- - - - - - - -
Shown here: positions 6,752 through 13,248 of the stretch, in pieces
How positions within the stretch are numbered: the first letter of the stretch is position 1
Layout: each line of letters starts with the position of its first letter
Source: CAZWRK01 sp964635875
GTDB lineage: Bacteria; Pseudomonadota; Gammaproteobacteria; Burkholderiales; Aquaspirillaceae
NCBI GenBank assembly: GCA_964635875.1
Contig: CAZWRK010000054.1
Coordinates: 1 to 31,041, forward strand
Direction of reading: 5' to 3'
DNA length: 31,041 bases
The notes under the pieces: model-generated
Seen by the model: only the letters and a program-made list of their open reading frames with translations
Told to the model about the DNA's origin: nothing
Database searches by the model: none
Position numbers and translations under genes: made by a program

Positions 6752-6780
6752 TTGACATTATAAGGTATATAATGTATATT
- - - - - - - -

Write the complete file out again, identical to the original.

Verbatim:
Shown here: positions 6,752 through 13,248 of the stretch, in pieces
How positions within the stretch are numbered: the first letter of the stretch is position 1
Layout: each line of letters starts with the position of its first letter
Source: CAZWRK01 sp964635875
GTDB lineage: Bacteria; Pseudomonadota; Gammaproteobacteria; Burkholderiales; Aquaspirillaceae
NCBI GenBank assembly: GCA_964635875.1
Contig: CAZWRK010000054.1
Coordinates: 1 to 31,041, forward strand
Direction of reading: 5' to 3'
DNA length: 31,041 bases
The notes under the pieces: model-generated
Seen by the model: only the letters and a program-made list of their open reading frames with translations
Told to the model about the DNA's origin: nothing
Database searches by the model: none
Position numbers and translations under genes: made by a program

Positions 6752-6780
6752 TTGACATTATAAGGTATATAATGTATATT